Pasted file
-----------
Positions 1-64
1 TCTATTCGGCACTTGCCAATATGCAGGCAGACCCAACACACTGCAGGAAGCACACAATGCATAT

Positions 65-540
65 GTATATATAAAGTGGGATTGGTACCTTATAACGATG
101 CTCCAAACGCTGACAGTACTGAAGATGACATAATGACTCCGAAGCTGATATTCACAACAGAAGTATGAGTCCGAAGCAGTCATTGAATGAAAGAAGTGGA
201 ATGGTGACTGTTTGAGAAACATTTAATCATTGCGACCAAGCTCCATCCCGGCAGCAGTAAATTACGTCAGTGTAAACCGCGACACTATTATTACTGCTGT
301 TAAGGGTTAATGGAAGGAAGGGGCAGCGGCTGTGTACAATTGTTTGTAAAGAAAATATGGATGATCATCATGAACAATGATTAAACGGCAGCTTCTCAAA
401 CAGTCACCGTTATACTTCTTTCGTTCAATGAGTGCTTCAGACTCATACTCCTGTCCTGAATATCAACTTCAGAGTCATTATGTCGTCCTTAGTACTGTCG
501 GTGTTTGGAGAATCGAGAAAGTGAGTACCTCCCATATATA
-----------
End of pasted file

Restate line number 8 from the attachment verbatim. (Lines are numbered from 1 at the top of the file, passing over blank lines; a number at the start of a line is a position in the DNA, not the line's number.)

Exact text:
401 CAGTCACCGTTATACTTCTTTCGTTCAATGAGTGCTTCAGACTCATACTCCTGTCCTGAATATCAACTTCAGAGTCATTATGTCGTCCTTAGTACTGTCG